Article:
We worked with partners to transform the school-based program to a community-based program that brought the supplements directly to adolescent girls in their homes. This was a huge undertaking, considering the challenges in the country. But by the end of 2022 we were able to reach 700,000 girls. 

This was a huge undertaking ... but by the end of 2022 we were able to reach 700,000 girls.

Community health workers are playing a vital role in going house to house to distribute the supplements to girls four times a year. Coverage is still lower than it was, however, there are plans to cover all provinces in 2023 and to get it back to where it was.

Q: Sounds like another case of UNICEF being nimble and adjusting and adapting to conditions on the ground — how country teams work with local partners to find a way to keep delivering, even in complex crisis situations.

HARRIET TORLESSE: Yes. Our teams are positioned in a country long before a crisis, building systems, relationships and plans. And when a crisis strike, these teams are immediately available to use their local knowledge, resources, networks and skills to make an impact wherever it matters most.

Shalu, 15, a student at Sarvodaya School in Saptari Shalu Kumari Sah, Nepal, holds a packet of iron and folic acid supplements she received through a UNICEF-supported government nutrition program for adolescent girls.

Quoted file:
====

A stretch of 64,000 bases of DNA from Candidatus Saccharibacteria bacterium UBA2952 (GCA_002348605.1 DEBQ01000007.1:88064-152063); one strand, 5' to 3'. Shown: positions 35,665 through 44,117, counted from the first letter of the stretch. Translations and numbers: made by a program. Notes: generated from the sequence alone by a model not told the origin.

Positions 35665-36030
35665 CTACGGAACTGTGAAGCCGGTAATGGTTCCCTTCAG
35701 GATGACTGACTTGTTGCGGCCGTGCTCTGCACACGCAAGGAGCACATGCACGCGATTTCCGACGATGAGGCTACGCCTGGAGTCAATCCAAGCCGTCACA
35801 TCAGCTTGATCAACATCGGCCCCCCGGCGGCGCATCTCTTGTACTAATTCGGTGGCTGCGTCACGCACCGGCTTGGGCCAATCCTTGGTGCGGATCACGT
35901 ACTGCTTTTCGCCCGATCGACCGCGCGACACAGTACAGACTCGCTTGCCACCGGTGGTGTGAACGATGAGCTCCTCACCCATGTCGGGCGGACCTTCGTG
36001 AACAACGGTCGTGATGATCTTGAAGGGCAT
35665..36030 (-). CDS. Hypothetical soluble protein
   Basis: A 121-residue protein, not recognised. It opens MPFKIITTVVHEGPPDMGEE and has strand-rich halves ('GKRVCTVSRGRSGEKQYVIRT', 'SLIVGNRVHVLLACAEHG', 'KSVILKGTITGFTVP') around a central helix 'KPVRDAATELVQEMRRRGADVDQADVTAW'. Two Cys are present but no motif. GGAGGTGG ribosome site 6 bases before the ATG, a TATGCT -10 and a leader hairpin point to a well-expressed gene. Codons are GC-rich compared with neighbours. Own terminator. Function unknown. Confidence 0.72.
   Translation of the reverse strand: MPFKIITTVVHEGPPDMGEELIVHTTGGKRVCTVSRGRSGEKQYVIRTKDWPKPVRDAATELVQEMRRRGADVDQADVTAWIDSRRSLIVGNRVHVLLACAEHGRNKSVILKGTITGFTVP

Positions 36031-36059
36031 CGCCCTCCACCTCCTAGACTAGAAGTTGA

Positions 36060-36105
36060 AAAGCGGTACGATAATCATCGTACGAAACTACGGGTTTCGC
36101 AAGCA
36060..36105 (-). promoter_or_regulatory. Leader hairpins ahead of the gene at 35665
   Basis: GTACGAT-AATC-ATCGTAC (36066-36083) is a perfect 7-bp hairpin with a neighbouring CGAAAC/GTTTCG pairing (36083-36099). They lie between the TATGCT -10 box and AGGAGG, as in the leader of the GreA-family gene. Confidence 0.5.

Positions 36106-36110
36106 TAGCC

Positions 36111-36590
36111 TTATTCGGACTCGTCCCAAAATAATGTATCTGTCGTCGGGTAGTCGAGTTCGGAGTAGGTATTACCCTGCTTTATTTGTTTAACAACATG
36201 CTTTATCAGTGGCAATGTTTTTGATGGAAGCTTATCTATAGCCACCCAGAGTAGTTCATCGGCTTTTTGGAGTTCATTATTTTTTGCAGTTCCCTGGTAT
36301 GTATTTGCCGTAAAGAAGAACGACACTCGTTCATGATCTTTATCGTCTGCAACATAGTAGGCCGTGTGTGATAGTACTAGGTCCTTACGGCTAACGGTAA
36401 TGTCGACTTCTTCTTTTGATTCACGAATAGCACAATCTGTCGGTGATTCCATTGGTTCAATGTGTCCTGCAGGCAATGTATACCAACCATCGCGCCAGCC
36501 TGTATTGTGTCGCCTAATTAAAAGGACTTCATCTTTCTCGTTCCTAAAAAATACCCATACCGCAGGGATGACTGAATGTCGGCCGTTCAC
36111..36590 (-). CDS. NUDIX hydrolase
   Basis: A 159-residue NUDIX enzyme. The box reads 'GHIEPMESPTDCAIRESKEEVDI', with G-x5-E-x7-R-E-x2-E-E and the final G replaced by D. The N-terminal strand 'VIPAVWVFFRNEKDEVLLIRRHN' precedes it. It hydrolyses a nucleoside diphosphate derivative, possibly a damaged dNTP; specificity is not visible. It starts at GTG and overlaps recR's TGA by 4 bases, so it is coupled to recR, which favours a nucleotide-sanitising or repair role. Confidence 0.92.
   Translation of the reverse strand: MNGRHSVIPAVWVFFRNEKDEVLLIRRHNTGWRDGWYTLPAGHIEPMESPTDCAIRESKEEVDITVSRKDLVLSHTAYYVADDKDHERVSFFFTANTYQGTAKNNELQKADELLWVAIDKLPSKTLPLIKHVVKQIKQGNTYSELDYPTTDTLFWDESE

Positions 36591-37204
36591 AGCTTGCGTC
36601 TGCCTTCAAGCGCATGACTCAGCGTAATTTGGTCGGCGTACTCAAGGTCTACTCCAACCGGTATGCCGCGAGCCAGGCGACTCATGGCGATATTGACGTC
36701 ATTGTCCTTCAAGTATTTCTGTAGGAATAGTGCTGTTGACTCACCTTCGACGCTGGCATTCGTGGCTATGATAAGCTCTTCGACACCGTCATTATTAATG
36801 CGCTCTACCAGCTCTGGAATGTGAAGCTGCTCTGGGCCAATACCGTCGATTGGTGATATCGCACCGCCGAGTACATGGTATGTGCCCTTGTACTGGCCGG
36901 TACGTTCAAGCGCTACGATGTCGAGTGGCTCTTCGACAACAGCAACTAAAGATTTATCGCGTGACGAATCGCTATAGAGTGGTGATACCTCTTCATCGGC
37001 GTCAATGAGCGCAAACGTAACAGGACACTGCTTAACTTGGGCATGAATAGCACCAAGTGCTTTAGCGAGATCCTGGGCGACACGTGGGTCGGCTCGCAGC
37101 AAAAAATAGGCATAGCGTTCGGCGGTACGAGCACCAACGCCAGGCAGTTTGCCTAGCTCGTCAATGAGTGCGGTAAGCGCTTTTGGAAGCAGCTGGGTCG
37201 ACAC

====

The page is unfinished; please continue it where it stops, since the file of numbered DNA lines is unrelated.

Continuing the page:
Shalu, 15, a student at Sarvodaya School in Saptari Shalu Kumari Sah, Nepal, holds a packet of iron and folic acid supplements she received through a UNICEF-supported government nutrition program for adolescent girls. With UNICEF's help, use of the supplements among pregnant women has jumped from a rate of 6 percent to 71 percent between 2000 and 2016, making Nepal's coverage rate among the highest in the world. © UNICEF/UN0721247/Upadhayay

Q: Other country examples?

HARRIET TORLESSE: Nepal is another example of a country where UNICEF and partners have had huge success with its nutrition program — specifically with reaching pregnant women with iron and folic acid supplements to stay healthy and ensure healthy growth and development of their infants.

Globally, we estimate that only 43 percent of women take iron and folic acid supplements for at least 90 days during pregnancy, which is really low considering this is one of the longest running interventions for pregnant women.

Back in 2000, just 6 percent of pregnant women in Nepal were taking the supplements for at least 90 days, but by 2016 this increased to 71 percent — which is one of the highest coverage rates in the world.

Q: How did you pull that off?

HARRIET TORLESSE: Pregnant women used to get supplements only if they attended antenatal care at health facilities. But in 2000, two-thirds of Nepalese women lived more than an hour away from these facilities, and some lived two or three hours away, especially those in remote rural and mountainous areas. This was a major deterrent to accessing services. And few women were aware of the dangers of anemia during pregnancy or the benefits of taking the supplements.